Despite a nationwide drop in bankruptcy filings, more Chattanoogans are still going broke.
The number of bankruptcy filings in U.S. Bankruptcy Court in Chattanooga edged up slightly in the first half of 2018 to the highest level for the first six months of the year in five years.
Bankruptcy filings in Chattanooga were still down by more than 27 percent from the peak reached in 2010 in the midst of the Great Recession. But as the economy, population and borrowing has rebounded in recent years, bankruptcy filings locally have remained relatively constant, even increasingly slightly each year, after falling from 2010 to 2014.
Alabama, Tennessee and Georgia continued to lead the nation in the rate of bankruptcy filings so far this year with the number of persons and businesses filing for debt relief in the U.S. Bankruptcy Court nearly double the national per capita rate.
More people tend to file for bankruptcy in the South to avoid property foreclosures, which are harder for creditors to pursue in many other states.
A bigger share of those who do seek debt relief in the bankruptcy court in Tennessee also opt for a financial restructuring under Chapter 13, rather than a liquidation under Chapter 7.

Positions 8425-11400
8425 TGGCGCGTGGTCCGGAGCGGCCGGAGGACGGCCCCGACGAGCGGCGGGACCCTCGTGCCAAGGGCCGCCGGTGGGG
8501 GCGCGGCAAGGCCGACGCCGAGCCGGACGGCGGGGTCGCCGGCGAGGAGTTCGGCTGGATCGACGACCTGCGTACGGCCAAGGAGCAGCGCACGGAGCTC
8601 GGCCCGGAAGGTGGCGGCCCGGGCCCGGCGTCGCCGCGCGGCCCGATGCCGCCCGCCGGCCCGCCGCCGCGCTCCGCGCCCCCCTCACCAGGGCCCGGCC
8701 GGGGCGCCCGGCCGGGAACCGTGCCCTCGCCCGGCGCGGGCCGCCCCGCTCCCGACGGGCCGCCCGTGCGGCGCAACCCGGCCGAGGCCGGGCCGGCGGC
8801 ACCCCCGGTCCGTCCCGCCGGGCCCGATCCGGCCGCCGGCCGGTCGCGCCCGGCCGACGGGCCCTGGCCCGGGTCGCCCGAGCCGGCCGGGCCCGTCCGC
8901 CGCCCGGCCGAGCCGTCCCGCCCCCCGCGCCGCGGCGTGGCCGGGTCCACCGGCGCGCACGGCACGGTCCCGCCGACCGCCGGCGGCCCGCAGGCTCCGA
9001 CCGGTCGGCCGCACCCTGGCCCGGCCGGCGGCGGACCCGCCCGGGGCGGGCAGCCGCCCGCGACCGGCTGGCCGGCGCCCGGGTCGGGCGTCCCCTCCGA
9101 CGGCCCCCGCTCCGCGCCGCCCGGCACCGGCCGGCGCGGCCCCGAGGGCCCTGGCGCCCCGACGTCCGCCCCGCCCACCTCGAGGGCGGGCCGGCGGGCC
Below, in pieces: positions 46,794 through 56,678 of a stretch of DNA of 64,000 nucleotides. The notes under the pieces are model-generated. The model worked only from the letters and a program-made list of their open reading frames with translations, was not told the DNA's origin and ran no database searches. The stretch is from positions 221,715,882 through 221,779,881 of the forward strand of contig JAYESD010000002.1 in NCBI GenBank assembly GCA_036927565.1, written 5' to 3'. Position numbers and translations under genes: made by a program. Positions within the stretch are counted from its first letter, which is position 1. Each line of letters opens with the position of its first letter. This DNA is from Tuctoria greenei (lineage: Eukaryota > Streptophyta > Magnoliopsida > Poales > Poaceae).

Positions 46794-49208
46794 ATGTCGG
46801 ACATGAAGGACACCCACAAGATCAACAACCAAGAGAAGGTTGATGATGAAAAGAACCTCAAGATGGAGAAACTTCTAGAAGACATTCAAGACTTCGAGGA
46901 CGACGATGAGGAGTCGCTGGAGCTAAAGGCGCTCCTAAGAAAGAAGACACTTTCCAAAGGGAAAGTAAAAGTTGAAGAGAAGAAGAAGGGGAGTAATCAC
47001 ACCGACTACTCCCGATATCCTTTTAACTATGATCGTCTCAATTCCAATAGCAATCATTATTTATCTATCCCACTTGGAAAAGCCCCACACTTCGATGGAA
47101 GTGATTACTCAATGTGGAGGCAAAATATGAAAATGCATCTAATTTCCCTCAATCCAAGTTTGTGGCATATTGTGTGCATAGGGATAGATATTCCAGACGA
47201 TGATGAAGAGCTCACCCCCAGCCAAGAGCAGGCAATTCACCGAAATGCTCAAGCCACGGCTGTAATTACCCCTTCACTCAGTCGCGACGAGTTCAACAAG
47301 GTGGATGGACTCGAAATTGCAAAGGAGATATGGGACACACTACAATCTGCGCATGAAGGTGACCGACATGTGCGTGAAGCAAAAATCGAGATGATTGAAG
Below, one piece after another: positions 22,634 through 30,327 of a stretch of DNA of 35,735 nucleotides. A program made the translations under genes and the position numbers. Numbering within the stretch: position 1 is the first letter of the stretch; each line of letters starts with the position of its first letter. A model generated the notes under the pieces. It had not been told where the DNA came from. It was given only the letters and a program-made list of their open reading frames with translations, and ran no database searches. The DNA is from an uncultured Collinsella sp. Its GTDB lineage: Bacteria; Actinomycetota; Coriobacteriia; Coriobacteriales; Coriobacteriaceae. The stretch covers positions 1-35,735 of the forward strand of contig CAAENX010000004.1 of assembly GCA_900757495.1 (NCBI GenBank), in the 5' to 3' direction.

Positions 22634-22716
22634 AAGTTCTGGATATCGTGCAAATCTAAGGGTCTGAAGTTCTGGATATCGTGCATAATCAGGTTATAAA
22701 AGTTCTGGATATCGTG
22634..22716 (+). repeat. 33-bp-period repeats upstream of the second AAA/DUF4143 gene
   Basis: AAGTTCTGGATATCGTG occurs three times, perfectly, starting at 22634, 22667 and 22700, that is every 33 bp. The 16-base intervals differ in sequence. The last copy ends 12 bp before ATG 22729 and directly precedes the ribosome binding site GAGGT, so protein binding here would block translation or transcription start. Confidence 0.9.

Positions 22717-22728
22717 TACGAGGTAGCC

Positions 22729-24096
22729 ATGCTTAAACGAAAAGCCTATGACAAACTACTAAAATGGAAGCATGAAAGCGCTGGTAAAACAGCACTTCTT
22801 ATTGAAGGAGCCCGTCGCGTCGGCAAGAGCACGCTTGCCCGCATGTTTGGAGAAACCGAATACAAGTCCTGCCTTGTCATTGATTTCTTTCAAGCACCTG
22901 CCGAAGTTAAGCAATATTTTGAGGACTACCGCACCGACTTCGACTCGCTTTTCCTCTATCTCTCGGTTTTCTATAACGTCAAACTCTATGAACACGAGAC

In the first half of 2018, 56 percent of the Chattanooga court bankruptcy filings were for Chapter 13 reorganizations in which the debtor pays back creditors over time under court supervision. Nationwide, a 62 percent majority of those of file of bankruptcy simply liquidate their assets through a Chapter 7 filing.
Nationwide, statistics compiled by the American Bankruptcy Institute showed total bankruptcy filings nationwide fell by 3 percent in the first half of the year to 388,199 filings.
But as interest rates and borrowing activity grows, ABI said those needing the protection of the federal bankruptcy court is likely to continue to grow. The bankruptcy institute is urging Congress to look at reforming bankruptcy laws for many businesses.
Congress is considering the recommendations of ABI’s Commission to Study the Reform of Chapter 11 for restructuring small and medium-sized enterprises
“As corporate and consumer debt loads soar in an environment of rising interest rates and global financial challenges, access to the financial shelter of bankruptcy is critical,” said ABI Executive Director Samuel J. Gerdano. “Two ABI initiatives aim to make the financial fresh start of bankruptcy more accessible to struggling households and businesses.”